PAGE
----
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Ex turpi causa is one of those doctrines which we learn when we study law but rarely get to use in anger. But in a judgment published today the Court of Appeal has upheld a judge’s decision to deny the claimant any recovery against his uncle whose dangerous driving caused him a serious head injury.
The London Common Law and Commercial Bar Association has a new website. http://www.lclcba.com
The nation’s passion for cosmetic enhancement continues apace. When I was a child we Brits were as perplexed by the American obsession with even shiny white teeth as the Americans were by our yellow snaggly tombstones. Nowadays simply turning on the television can be blinding. Every presenter, actor and popstar seems to bare even rows
Most people don’t know that the NHS has a list of “never events”, being a list of preventable events that should never happen. The October 2012 Never Events Policy Framework defines never events as “serious, largely preventable patient safety incidents that should not occur if the available preventative measures have been implemented by healthcare providers”.
Fancy some feedback? The criminal Bar is having to come to terms with the prospect of barristers being formally assessed every year by the judiciary if they wish to continue in practice – under a system called QASA (Quality Assurance Scheme for Advocates). And civil practitioners are warned that it could be coming their way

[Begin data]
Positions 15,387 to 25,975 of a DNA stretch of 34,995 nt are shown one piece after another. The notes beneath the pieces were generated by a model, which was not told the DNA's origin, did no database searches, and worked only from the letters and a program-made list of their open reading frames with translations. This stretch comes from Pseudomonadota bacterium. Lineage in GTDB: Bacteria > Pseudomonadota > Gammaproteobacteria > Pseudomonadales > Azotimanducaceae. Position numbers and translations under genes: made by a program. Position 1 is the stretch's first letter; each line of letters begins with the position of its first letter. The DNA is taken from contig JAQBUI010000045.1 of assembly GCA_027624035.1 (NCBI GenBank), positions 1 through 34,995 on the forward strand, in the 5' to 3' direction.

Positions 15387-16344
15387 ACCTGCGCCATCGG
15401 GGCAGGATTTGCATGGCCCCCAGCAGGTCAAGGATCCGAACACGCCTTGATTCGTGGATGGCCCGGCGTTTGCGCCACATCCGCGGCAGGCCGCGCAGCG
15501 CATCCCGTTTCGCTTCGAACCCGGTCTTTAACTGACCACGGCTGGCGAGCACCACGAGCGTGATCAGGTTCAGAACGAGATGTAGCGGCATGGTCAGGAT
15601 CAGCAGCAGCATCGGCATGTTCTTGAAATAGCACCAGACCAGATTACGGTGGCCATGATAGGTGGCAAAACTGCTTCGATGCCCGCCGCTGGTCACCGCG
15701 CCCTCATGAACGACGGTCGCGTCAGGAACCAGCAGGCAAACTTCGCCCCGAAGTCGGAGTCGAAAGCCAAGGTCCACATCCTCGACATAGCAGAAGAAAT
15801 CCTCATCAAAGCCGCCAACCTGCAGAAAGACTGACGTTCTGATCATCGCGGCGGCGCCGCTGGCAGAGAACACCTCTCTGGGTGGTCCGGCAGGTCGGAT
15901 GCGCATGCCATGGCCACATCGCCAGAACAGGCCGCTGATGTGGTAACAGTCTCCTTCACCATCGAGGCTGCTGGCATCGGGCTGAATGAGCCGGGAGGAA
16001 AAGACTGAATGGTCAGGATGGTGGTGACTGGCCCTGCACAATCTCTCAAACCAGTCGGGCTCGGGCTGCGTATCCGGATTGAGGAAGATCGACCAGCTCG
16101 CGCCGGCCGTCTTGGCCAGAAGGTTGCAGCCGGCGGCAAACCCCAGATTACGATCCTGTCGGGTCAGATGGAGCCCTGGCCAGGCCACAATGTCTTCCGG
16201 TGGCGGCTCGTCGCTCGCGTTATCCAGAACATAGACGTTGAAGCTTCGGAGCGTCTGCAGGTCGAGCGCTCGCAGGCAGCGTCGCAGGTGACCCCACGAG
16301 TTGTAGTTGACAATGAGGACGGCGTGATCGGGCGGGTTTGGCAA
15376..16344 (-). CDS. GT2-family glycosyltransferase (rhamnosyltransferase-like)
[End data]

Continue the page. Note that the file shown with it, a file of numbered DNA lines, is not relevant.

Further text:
In a judgment handed down last week the Court of Appeal upheld a decision in favour of a family doctor accused of negligence for failing to refer a very young baby to hospital with meningitis. In Doy v Gunn  EWCA Civ 493 the complaint was that the GP wrongly diagnosed colic. If the child had
Cynical defendant lawyers regard applications under s 33 of the Limitation Act to extend time for bringing personal injury proceedings as invariably going the claimants’ way. Some see it as effectively a statutory abolition of the limitation period. However, the High Court has this week refused an extension for a claimant with lung cancer
When I was at law school we only allowed to produce skeleton arguments for moots if they did not exceed four sentences in length. It was no easy task, but it really forced one to be as lexically economical and phraseologically elegant as possible. However since, I have been encouraged to be far more
In recent years, the maxim of res ipsa loquitur has fallen out of fashion. Whether this reflects the more robust procedural rules governing disclosure (meaning that the cause of an accident can normally be ascertained) or the modern judicial dislike of distracting and potentially misleading latin epithets, is unclear. The low-point for the doctrine
Choosing car seats is an agonising and expensive process for parents. Group 0? Group 0+? Straight to a Group 2 or via Group1? Rearward facing to age 4 or forward facing from age 1? It is confusing, stressful and wrapped up with heavy societal pressure to be a “good parent”. Like seatbelts and cycle helmets the courts